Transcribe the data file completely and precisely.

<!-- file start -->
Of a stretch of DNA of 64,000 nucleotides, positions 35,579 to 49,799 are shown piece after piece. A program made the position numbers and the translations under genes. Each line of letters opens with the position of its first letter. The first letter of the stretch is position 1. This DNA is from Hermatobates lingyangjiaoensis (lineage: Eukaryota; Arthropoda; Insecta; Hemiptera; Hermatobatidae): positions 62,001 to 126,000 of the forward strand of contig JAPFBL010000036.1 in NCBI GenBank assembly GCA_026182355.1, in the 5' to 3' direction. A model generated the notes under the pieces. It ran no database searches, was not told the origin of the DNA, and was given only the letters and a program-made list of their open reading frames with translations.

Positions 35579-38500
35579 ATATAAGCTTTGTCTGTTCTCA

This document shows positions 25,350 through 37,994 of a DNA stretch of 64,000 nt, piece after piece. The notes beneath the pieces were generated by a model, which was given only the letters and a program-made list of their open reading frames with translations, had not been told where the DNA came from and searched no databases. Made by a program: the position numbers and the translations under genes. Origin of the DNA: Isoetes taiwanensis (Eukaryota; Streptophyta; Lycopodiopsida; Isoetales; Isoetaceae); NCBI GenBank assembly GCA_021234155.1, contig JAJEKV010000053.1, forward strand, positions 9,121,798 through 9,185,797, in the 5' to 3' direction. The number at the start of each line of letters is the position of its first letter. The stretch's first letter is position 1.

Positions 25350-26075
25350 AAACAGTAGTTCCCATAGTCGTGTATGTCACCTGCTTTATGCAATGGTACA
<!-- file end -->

Of a stretch of DNA of 64,000 nucleotides, positions 35,579 to 49,799 are shown piece after piece. A program made the position numbers and the translations under genes. Each line of letters opens with the position of its first letter. The first letter of the stretch is position 1. This DNA is from Hermatobates lingyangjiaoensis (lineage: Eukaryota; Arthropoda; Insecta; Hemiptera; Hermatobatidae): positions 62,001 to 126,000 of the forward strand of contig JAPFBL010000036.1 in NCBI GenBank assembly GCA_026182355.1, in the 5' to 3' direction. A model generated the notes under the pieces. It ran no database searches, was not told the origin of the DNA, and was given only the letters and a program-made list of their open reading frames with translations.

Positions 35579-38500
35579 ATATAAGCTTTGTCTGTTCTCA

This document shows positions 25,350 through 37,994 of a DNA stretch of 64,000 nt, piece after piece. The notes beneath the pieces were generated by a model, which was given only the letters and a program-made list of their open reading frames with translations, had not been told where the DNA came from and searched no databases. Made by a program: the position numbers and the translations under genes. Origin of the DNA: Isoetes taiwanensis (Eukaryota; Streptophyta; Lycopodiopsida; Isoetales; Isoetaceae); NCBI GenBank assembly GCA_021234155.1, contig JAJEKV010000053.1, forward strand, positions 9,121,798 through 9,185,797, in the 5' to 3' direction. The number at the start of each line of letters is the position of its first letter. The stretch's first letter is position 1.

Positions 25350-26075
25350 AAACAGTAGTTCCCATAGTCGTGTATGTCACCTGCTTTATGCAATGGTACA